Some of the most familiar plants in the garden originated in Southeast Asia. Azaleas, rhododendrons, hostas, wisterias, lilies, day lilies, camellias and viburnums, to name a few, have made us feel so much at home that our world, ironically, would feel alien without them.
Many of these plants have cousins native to North America, but it is the trove of Asian plants that directly, or indirectly through hybridizing, have come to define our gardens: the showy flowering evergreen azaleas, the saucer magnolias and the colorful blossoms of the hydrangea and crape myrtle.
Japan, Korea, Taiwan and the southern provinces of China west to Tibet, as well as Bhutan and Nepal, drew 19th and early 20th century plant collectors from the West who found in these regions a horticultural Shangri-la. The ice age glaciers that erased much of the flora of Europe and North America were blocked by the Himalayas and other mountain ranges. The result? "The number of plant species within the boundaries of China is 10 times the plant species we have in North America," says Dan Hinkley, whose 5-acre garden overlooking Puget Sound in Washington state has, it is fair to say, its share of these treasures.
Hinkley, 55, has spent two decades retracing the steps of such legendary plant explorers as Robert Fortune (1812-80), Jean Marie Delavay (1834-95), Armand David (1826-1900), Ernest "Chinese" Wilson (1876-1930) and George Forrest (1873-1932).
Theirs may have been the golden age of Asian plant collection, but the spirit of the period is very much alive among a handful of 21st century collectors such as Hinkley. His work may take decades more to flower in Western gardens, but the tradition, the impulse to brighten our lives with fantastic Asian plants, persists.
Hinkley's forerunners stayed for years in Asia, often assembling armies of local inhabitants in their quest. They faced perils and privations Hinkley hasn't, including disease and physical threat, but they had certain advantages. They could evaluate plants in spring or summer bloom. Hinkley typically goes for 12-week stints in two or three countries, but during the seed-ripening months, September through December. He only sees how they bloom back in his garden, sometimes years later.
There is a cousin of the climbing hydrangea with the unfortunate name of Schizophragma hydrangeoides. It is a magnificent leafy vine that, in my garden, took about seven years to bloom. In 1999, Hinkley took the seed of a close relative named Schizophragma integrifolium variety fauriei, whose blooms are twice the size but only now are fully unfurling for Hinkley for the first time. Wilson described this Taiwanese plant as "the most beautiful of the deciduous flowering vines from Asia," Hinkley says. "It has enormous impact."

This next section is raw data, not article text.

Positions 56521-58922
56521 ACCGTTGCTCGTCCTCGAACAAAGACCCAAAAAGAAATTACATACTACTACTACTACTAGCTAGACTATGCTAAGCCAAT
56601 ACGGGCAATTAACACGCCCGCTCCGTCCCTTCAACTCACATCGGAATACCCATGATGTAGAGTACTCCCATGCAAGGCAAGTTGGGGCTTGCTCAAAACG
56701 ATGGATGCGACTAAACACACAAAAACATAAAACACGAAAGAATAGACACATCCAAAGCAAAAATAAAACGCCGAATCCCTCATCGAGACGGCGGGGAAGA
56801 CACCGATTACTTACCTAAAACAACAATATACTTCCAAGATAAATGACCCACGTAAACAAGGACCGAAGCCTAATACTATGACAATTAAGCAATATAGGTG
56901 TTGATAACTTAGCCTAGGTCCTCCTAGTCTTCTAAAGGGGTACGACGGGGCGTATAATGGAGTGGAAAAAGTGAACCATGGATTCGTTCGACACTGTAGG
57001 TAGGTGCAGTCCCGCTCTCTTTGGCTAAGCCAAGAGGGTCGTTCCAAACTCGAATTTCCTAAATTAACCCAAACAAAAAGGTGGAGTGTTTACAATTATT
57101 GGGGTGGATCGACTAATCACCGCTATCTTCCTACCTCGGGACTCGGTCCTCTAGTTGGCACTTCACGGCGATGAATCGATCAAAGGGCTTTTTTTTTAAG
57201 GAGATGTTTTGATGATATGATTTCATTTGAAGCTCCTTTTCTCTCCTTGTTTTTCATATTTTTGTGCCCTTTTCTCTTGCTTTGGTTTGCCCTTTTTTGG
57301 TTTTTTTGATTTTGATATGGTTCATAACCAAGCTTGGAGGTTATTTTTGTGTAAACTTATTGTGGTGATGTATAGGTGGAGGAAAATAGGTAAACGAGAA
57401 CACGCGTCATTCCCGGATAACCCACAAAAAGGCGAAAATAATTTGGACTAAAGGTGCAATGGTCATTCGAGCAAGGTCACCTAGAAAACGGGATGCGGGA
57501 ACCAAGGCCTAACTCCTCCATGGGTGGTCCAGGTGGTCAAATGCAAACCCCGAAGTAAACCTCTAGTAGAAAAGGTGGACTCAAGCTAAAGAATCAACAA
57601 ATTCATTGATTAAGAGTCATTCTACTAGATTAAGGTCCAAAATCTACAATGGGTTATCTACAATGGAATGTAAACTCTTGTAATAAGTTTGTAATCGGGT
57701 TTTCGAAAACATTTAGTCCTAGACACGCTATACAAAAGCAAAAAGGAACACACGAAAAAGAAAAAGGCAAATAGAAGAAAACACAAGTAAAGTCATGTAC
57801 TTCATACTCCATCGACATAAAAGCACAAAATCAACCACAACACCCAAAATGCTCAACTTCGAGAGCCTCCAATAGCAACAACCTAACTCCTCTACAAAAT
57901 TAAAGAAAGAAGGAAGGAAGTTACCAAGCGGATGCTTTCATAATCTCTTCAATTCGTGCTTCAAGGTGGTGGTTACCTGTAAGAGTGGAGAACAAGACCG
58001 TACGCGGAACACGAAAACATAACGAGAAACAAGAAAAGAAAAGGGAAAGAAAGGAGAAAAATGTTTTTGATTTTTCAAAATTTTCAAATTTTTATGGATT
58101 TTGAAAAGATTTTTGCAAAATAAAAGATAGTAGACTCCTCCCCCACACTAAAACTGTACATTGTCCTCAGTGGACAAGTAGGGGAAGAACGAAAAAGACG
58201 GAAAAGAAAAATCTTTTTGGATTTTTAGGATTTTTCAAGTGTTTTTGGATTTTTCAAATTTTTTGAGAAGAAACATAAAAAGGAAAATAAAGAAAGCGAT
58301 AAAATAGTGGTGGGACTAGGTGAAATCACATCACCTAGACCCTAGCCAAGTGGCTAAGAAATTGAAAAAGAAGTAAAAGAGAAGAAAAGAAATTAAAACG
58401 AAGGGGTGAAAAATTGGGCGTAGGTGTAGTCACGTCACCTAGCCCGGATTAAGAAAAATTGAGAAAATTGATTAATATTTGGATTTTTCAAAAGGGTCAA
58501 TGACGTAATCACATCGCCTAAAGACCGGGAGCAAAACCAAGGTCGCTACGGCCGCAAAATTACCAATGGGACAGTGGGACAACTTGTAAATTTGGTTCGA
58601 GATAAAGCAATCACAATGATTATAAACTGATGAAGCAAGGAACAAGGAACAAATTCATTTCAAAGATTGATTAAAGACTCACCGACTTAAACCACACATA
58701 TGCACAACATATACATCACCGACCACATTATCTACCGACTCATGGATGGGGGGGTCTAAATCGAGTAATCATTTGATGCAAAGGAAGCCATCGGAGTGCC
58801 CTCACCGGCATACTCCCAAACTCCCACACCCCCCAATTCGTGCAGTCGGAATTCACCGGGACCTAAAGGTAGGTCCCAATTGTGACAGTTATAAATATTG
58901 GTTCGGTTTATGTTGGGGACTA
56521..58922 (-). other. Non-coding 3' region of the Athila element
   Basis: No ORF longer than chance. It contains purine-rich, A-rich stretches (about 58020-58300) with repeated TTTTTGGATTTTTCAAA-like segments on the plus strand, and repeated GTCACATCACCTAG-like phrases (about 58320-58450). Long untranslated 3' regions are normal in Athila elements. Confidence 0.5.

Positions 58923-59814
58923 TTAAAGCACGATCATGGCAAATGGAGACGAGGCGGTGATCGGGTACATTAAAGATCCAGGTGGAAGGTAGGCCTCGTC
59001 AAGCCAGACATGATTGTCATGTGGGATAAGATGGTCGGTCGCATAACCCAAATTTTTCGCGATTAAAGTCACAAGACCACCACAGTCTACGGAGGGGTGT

Then Hinkley collected the seed of a mystery tree in central Japan, and it finally flowered to reveal itself as something called Pterostyrax corymbosa, a fairly ornamental tree, but if it were a fish, you might throw it back. "In some ways it was a much more exciting plant when you didn't know what it was for all those years," he says. "It's like an unwrapped Christmas gift, and then you open it and it's knitted mittens."
A decade ago, Hinkley wrote a book titled The Explorer's Garden: Rare and Unusual Perennials, which describes the novel herbaceous plants he collected in his travels. A month ago, he published a sequel, The Explorer's Garden: Shrubs and Vines From the Four Corners of the World (Timber Press). As the subtitle suggests, it also includes woody plants from other countries, namely India, Australia, New Zealand, Chile, Costa Rica and South Africa.
His finds in beguiling Southeast Asia, including northern Vietnam, represent a majority of the plants featured in the new book. Vietnam, he says, "is fascinating and one of the most unexplored areas botanically for plants appropriate for (parts of) North America," including the stretch from coastal New York to Florida. Many of the plants are tropical or subtropical but are winter hardy in the mid Atlantic because they grow at high elevations.
Not every plant in the wild, however, is a good candidate for the garden (Floridians need only consider Brazilian pepper, an invasive species that chokes out native species); quite the contrary. "Novelty is one of the least important things to look at when you're bringing plants into cultivation," he says. Hinkley, founder and former owner of Heronswood Nursery (heronswood.com), is looking for plants that will show and behave well in the garden.
He sees his role as not only bringing a wider plant palette to North American gardeners, but also increasing the genetic diversity of ornamental plants. In 1996, he collected seed of a clematis named Clematis repens, which Wilson had collected in 1903 but which fell by the horticultural wayside. "Things are lost," Hinkley says. "Just because they have been in cultivation in the past doesn't mean they're still there."
"We'll see a lot of these plants used in breeding programs," says Nicholas Staddon, director of new plant introduction for Monrovia, a major wholesale grower based in Azusa, Calif. "There's a current, though, that possibly the best is yet to come out of China."